The Reserve Bank governor Glenn Stevens has called out in a speech yesterday that efforts to control financial derivatives trading following the 2008 credit crisis have fallen behind.
It was, in fact, a typical piece of central banker understatement: nothing much is happening on that front at all.
In the speech to a symposium at the Federal Reserve Bank of San Francisco, Mr Stevens said that while the Basel III process to apply new capital and liquidity to banks is “well on track”, efforts to better regulate derivatives are “running behind original timetables”.
And last week the Bank for International Settlements revealed that the amount of over-the-counter (OTC) derivatives outstanding reached $US710 trillion at the end of 2013, a 12 per cent increase on the year before.
Most of that exposure is held by banks. The US Office of the Comptroller of the Currency has just published its quarterly report on bank trading in derivatives, and disclosed that the exposure of US banks to them now totals $US237 trillion.
Of that, the big four -- JP Morgan Chase, Citibank, Goldman Sachs and Bank of America -- account for $US219.7 trillion. And that’s just the Americans.
Meanwhile the other area of bank regulation that is nowhere near being finalised is the problem of ‘too big to fail’ -- that is, where governments can’t allow certain banks to go broke because that would bring down the financial system itself.
There is a move to impose an extra capital surcharge on “globally systemically important banks”, but as Glenn Stevens pointed out that may not be enough.
There’s now a push for something called “going-concern loss absorbing capacity”, in addition to extra capital, but Glenn Steven expressed some doubts about that as well.
“…equity ‘buffers’ may turn out to be illusory in a stress situation. That is, the uncertainty over asset valuations may be such that a presumed equity buffer is not, in fact, there. The ‘illusory capital’ problem is certainly not unknown in the annals of crisis management.”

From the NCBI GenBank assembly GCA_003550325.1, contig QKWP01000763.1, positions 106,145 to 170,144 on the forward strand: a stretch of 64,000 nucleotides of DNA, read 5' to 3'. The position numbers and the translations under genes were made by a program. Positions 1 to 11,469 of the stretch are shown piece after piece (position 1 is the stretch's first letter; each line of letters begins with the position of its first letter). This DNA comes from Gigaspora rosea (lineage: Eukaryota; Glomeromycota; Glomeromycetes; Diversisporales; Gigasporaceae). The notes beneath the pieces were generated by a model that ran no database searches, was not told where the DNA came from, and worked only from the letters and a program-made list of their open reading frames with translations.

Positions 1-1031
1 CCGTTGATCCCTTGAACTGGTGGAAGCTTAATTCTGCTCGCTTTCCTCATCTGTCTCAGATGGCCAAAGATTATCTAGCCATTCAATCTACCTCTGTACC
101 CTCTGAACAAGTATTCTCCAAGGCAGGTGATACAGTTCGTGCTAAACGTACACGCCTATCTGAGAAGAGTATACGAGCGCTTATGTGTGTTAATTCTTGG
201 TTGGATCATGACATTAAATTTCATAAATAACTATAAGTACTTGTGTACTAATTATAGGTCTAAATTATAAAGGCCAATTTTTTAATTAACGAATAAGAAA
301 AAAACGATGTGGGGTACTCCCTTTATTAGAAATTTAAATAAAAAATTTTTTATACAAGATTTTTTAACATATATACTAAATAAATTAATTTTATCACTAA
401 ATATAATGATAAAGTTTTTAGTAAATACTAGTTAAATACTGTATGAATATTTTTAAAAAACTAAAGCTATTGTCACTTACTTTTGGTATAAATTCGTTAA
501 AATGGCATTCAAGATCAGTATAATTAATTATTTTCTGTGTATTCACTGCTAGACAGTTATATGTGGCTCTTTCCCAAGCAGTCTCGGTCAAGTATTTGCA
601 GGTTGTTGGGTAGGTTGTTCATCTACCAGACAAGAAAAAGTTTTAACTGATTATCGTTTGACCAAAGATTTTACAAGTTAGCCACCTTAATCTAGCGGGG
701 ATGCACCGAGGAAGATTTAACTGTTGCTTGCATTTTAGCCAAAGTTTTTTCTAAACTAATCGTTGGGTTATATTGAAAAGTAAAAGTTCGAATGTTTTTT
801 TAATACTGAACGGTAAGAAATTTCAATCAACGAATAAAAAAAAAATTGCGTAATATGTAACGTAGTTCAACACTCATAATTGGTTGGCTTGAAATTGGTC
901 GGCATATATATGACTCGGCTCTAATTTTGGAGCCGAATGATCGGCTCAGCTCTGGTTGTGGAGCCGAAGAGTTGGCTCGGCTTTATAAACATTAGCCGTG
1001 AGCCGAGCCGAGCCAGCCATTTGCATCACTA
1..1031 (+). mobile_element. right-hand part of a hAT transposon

The problem with OTC derivatives trading, unlike normal lending based on a bank’s balance sheet, is that it involves contracts between two or more consenting adults and is not rooted in one place, so that banks are able to go “regulatory shopping”.
In his speech yesterday, Glenn Stevens said that the efforts to achieve more reporting, more platform trading and central clearing of derivatives have fallen behind because of the “complexity of crafting mutually consistent regulations at the jurisdiction level, for a market that is highly globalised in operation”.
By comparison the new international balance sheet and liquidity requirements are on time, with a few remaining details being ironed out.
Importantly the RBA governor dismissed the idea that financial leverage supports economic growth, and that limiting it will hold back growth.
“It seems more likely, to me, that it was the other way around: a period of good global growth and, in particular, unusually stable growth, led to a rise in leverage (in the lead-up to the financial crisis). The reasons for that growth stability were mainly not, I suspect, things that happened in the financial sector.”
Although central banks and bank regulators are working hard to control banks’ balance sheet leverage before the next crisis hits, the continuing growth in derivatives trading by banks is undermining those efforts.
And as Glenn Stevens points out, when there’s macroeconomic stability and growth, as there is now, leverage tends to increase.
“The big question is not, in fact, what more demanding capital standards will do to economic growth. The question is: what will economic growth, or lack of it, do to banks' capital positions?”
And although Glenn Stevens didn’t say this, it seems that the leverage problem these days is not excessive lending on housing, as it was in 2005-06, but exposure to derivatives.
By far the largest type of derivatives trading involves interest rate swaps, in which two parties agree to exchange interest cash flows, usually with one of them paying a fixed rate and getting a floating rate in return.
It’s simply a way of betting on interest rate movements instead of horses, or flies on the wall, and always involves significant leverage.
It’s true that banks are able to use interest rate swaps to hedge their exposure to a certain movement in interest rates, but for example JP Morgan’s total assets are $US1.5 trillion while its exposure to derivatives is $US70 trillion, or 47 times the assets, so you’d have to think there is rather more gambling going on than hedging.